Award-winning industrial designer Karim Rashid, whose work appears in museum collections throughout the world, creates products and furniture for the likes of Estee Lauder, Tommy Hilfiger, Citibank, and Sony.
Karim Rashid's current projects include new Totem boutiques, Emporio Armani Boutiques, several restaurants in NYC and Philadelphia, interiors for the MediaTech building in Sendai for Toyo Ito, hotels in Miami and Athens, and gallery installations. He also designs products, cosmetics, and fashion accessories for various international clients such as Nambe, Umbra, Issey Miyake, Pure Design, Zeritalia, Unitone, Estee Lauder, Tommy Hilfiger, Giorgio Armani, Sony, Zanotta, Yahoo, Citibank, Nienkamper, and others.
The Philadelphia Museum of Art calls him one of a handful of young designers whose work will have a lasting influence on design in the 21st century. Mr. Rashid has won many awards including the 1999 George Nelson Award and the Silver IDEA Award for the Oh Chair in the 1999 Industrial Design Excellence Awards, the Brooklyn Museum of Art Designer of the Year 1998, the 1998 and 1999 Design Effectiveness Awards and the ID Magazine Annual Review Design Distinction in 1998. His work has been exhibited and is in permanent collections in numerous museums, including the Philadelphia Museum of Art and the San Francisco Museum of Modern Art.
The so-called "sensual minimalism" that characterizes his style - the feminine curve of a wooden lamp stand or the optical pleasure embedded in a glass stacking table - is as evident in his polypropylene Umbra waste basket as it is in his award-winning line of sleek alloy products for Nambe, in the Black & Decker workaday snow shovel or his telephone for Sum Moon Star. His particular brand of modernist elegance has generated international buzz, as well as the unofficial title of the design world's hippest jack-of-all-trades.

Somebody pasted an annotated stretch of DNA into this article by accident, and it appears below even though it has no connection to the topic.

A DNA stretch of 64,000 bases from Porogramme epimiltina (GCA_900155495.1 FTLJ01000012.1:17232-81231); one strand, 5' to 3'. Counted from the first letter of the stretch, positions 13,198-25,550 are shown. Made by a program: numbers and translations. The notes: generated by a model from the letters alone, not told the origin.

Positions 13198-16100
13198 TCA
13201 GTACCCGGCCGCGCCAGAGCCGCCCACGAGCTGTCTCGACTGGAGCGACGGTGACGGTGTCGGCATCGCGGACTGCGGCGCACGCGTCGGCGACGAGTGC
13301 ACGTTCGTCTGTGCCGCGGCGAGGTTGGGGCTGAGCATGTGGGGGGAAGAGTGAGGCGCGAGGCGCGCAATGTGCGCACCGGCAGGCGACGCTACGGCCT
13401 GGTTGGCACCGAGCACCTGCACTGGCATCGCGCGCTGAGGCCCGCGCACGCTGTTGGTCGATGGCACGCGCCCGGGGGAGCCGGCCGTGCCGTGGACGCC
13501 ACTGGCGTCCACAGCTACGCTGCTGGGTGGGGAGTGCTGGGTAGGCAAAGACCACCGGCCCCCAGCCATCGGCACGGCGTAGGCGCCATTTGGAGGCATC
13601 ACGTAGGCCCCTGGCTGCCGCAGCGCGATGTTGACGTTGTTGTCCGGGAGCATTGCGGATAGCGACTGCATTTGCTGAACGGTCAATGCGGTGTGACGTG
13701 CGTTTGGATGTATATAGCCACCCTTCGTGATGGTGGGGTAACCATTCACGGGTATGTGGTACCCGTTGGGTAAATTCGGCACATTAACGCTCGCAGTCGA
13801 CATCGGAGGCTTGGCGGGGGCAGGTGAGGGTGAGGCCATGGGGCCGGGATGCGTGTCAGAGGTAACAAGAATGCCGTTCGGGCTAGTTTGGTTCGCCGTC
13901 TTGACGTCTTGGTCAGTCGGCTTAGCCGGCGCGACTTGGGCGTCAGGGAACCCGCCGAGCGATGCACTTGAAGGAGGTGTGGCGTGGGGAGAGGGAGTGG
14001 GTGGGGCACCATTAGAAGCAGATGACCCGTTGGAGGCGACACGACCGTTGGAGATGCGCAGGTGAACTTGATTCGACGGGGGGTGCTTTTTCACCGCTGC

"Form is much more seductive when the product's aesthetics are experiential, and not just visual," Rashid says, declaring the importance of engaging the senses. "Objects have to blur experience with form so that they are inseparable. It means retooling the stuff we live with to suit the way we really live. It means that if we slouch in chairs, we make chairs that let us."
Rashid is joined by Matthew Drutt, Associate Curator for Research at the Solomon R. Guggenheim Museum. Responsible for collection-based projects and publications and the lead curatorial advisor on photography and new media initiatives, Drutt has organized numerous exhibitions at the Guggenheim, including the 1998 exhibit Art of the Motorcycle and Amazons of the Avant-Garde. He established the Guggenheim's web site in 1995, and is currently overseeing the development of the Guggenheim Virtual Museum.